11 Comments

Summary:

If there’s one thing doctors and lawyers hate, it’s being repeatedly asked for their professional opinion about something outside of the office by friends and acquaintances. Web workers, too, have to deal with these kinds of requests, but I personally find that people are even less abashed about asking for advice and help related to blogs, social media, networking and other web work because they don’t regard it as a specialized service the way they do with medical and legal expertise.

no_payIf there’s one thing doctors and lawyers hate, it’s being repeatedly asked for their professional opinion about something outside of the office by friends and acquaintances. First of all, it’s professionally irresponsible to advise people without a full grasp of their specific situation and context, and secondly, complying with requests of that nature effectively amounts to giving away for free what you normally do for others for a fee.

Web workers, too, have to deal with these kinds of requests, but I personally find that people are even less abashed about asking for advice and help related to blogs, social media, networking and other web work because they don’t regard it as a specialized service the way they do with medical and legal expertise.

I’m not saying giving away freebies is always a definite no-no, but I do think that as web workers we need to start reinforcing the value of our work by drawing a line between friendly advice and working for free. Here’s how I’m trying to create that demarcation.

Parry When Possible

I’m mostly of the opinion that the easiest way to deal with most conflict is to avoid it, and free advice is no exception. Most of the time, when people ask me to do something like set up their blog, write their cover letter/resumé introduction, or otherwise give away what I normally require a fee for, I either respond noncommittally or agree to talk to them more about it later on. It avoids unpleasant scenes with close friends and relatives, and nine times out of ten, you’ll never hear about it again.

Role Reversal

It’s hard to keep this tactic from sounding too snarky or sarcastic, but as with most things, asking someone to see things from your perspective can help curb friendly requests. Avoid the “Do I ask you to help me remodel my kitchen for free??” knee-jerk response. Instead, exercise some tact and take the time to fully explain real parallels between what exactly you do for a living, and how it is you do it. Often, people don’t think anything of asking for web working advice because they don’t see the work behind it, since the process can be fairly opaque to outsiders.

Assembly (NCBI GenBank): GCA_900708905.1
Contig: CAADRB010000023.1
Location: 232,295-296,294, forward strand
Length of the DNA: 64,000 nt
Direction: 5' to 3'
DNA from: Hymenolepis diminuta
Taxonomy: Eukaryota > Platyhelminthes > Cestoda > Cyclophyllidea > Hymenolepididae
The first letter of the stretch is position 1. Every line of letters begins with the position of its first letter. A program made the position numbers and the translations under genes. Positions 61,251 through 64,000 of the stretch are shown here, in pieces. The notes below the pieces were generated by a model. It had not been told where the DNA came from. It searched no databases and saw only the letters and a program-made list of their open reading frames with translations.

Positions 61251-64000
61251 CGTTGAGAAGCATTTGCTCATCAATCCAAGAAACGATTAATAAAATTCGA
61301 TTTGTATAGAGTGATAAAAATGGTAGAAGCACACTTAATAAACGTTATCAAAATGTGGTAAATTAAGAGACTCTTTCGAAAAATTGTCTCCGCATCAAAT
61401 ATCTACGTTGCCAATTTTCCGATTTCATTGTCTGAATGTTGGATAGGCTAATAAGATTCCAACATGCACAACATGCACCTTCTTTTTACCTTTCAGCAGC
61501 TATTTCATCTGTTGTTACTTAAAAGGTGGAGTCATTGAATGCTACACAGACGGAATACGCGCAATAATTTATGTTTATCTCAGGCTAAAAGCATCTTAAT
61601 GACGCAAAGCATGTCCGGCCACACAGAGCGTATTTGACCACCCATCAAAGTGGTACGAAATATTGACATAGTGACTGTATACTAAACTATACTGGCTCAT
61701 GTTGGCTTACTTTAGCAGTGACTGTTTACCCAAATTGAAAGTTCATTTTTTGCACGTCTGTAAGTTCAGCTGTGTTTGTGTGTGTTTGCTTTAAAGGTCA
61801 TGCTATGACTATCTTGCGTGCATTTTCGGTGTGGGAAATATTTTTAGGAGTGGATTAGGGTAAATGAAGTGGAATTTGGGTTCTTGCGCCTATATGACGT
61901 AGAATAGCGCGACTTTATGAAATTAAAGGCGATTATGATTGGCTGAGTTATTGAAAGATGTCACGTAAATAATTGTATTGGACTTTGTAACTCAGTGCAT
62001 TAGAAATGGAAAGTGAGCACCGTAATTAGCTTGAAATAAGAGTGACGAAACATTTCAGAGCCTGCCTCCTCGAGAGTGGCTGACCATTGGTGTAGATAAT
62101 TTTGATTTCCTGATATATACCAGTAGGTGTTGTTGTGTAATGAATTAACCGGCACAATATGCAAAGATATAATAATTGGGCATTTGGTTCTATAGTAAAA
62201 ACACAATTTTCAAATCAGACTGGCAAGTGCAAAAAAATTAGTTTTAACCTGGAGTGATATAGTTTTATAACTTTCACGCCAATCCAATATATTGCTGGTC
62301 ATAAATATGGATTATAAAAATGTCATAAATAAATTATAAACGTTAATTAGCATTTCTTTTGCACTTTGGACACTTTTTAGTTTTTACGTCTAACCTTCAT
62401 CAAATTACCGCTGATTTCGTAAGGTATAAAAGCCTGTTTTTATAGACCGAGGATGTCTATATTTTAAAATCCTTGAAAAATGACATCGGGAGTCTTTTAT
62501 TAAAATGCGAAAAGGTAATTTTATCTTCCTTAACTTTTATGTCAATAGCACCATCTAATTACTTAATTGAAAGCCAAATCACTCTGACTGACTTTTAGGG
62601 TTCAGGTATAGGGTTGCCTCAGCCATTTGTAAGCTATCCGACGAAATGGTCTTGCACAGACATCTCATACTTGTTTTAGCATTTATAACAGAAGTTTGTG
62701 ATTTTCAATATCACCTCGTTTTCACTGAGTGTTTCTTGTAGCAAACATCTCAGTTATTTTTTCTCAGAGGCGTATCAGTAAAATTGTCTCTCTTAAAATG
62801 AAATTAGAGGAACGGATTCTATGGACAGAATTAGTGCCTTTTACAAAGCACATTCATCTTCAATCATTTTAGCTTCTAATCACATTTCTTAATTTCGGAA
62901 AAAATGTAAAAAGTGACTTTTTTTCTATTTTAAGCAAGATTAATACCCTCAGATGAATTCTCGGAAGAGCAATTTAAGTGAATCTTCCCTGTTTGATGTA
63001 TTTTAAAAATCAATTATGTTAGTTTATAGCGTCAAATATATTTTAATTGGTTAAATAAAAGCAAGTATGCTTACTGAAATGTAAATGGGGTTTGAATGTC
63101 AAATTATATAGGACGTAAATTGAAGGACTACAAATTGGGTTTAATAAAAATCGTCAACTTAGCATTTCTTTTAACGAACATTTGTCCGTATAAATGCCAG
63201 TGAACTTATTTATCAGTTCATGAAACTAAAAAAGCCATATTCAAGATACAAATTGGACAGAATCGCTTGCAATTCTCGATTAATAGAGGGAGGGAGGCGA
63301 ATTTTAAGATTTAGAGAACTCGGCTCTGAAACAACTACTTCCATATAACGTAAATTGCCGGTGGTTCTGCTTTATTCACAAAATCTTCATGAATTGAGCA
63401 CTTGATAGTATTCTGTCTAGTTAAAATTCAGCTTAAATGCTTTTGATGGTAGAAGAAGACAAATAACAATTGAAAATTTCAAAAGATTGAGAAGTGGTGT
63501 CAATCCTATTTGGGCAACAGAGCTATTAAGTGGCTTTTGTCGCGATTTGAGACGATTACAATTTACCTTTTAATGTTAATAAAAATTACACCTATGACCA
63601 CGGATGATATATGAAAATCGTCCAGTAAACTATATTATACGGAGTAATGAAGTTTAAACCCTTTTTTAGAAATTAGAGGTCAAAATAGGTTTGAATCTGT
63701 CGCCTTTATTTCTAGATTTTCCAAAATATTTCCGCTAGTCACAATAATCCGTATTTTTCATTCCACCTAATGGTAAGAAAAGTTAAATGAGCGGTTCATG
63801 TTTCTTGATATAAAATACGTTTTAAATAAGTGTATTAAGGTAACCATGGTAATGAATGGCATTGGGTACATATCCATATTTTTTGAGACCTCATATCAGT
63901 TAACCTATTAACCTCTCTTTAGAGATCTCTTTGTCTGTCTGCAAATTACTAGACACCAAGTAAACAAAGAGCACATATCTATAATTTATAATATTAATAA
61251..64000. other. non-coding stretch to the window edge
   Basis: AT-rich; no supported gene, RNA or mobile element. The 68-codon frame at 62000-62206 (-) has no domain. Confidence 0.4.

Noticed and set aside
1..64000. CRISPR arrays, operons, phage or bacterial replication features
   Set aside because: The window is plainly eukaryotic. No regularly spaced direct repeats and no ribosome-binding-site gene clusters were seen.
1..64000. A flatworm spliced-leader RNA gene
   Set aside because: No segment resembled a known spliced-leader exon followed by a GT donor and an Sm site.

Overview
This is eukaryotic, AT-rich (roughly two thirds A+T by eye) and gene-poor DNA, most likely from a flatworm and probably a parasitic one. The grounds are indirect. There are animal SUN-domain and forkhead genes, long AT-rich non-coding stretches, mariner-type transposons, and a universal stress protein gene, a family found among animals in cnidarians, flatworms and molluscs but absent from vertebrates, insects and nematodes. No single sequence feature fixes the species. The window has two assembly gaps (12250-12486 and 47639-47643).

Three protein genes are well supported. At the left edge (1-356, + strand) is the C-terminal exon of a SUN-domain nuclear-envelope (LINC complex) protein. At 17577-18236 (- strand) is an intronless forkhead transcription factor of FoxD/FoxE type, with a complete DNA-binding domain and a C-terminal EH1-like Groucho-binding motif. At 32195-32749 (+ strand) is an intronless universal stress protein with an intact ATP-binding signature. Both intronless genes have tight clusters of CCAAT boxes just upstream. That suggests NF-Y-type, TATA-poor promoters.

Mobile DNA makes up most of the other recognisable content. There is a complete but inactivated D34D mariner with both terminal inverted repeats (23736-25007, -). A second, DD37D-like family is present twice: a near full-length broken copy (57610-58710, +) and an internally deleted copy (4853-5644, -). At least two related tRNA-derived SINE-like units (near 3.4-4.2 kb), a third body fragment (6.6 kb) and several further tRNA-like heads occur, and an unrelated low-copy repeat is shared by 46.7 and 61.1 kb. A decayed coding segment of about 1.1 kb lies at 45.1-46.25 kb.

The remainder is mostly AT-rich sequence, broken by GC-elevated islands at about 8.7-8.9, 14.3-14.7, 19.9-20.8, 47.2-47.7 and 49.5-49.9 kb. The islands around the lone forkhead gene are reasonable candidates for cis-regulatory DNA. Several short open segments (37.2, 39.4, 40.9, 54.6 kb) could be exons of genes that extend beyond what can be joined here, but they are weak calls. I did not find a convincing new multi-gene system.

This One’s On the House

Refusing to give away advice or help isn’t always the best course of action. If, for instance, your mother wants you to help her set up a travel blog (sign up for Blogger and pick a theme), looking to make some money off the deal would probably be pretty callous of you.

Even in less clear-cut situations, the advantages of giving something away might outweigh the downsides. Always examine whether or not you might be able to work out some kind of barter arrangement in exchange for other service, or for future consideration, if you know the person you’re dealing with to be dependable and have a solid sense of fair play.

Convert the Lead

If you’re an optimist, then you won’t see requests for pro bono help as an annoyance. You’ll see them as viable sales leads, and therefore a valuable source of potential income. This is another tricky bit of business, since many people will immediately become disinterested in your services when they find out you won’t be performing them free of charge. But that actually makes it a doubly-beneficial solution, since you’ll land a sale if the person you’re dealing with has a genuine need and you’re a good salesperson, or you’ll dissuade them from coming calling on you in the future when they’re looking for free advice.

Being asked about your job is great, especially if you love it as much as I do mine. I love the opportunity to talk about what I do with people who are genuinely interested. What I don’t love is being asked to do something by someone who couldn’t care less about the how and why of web work, just so that they don’t have to do it themselves. People will only respect what you do for a living if you respect it first, and part of that means not cheapening it by doing for free what you would normally do for a fee. Plus, shouldn’t your buddy from college learn to write their own cover letter at some point?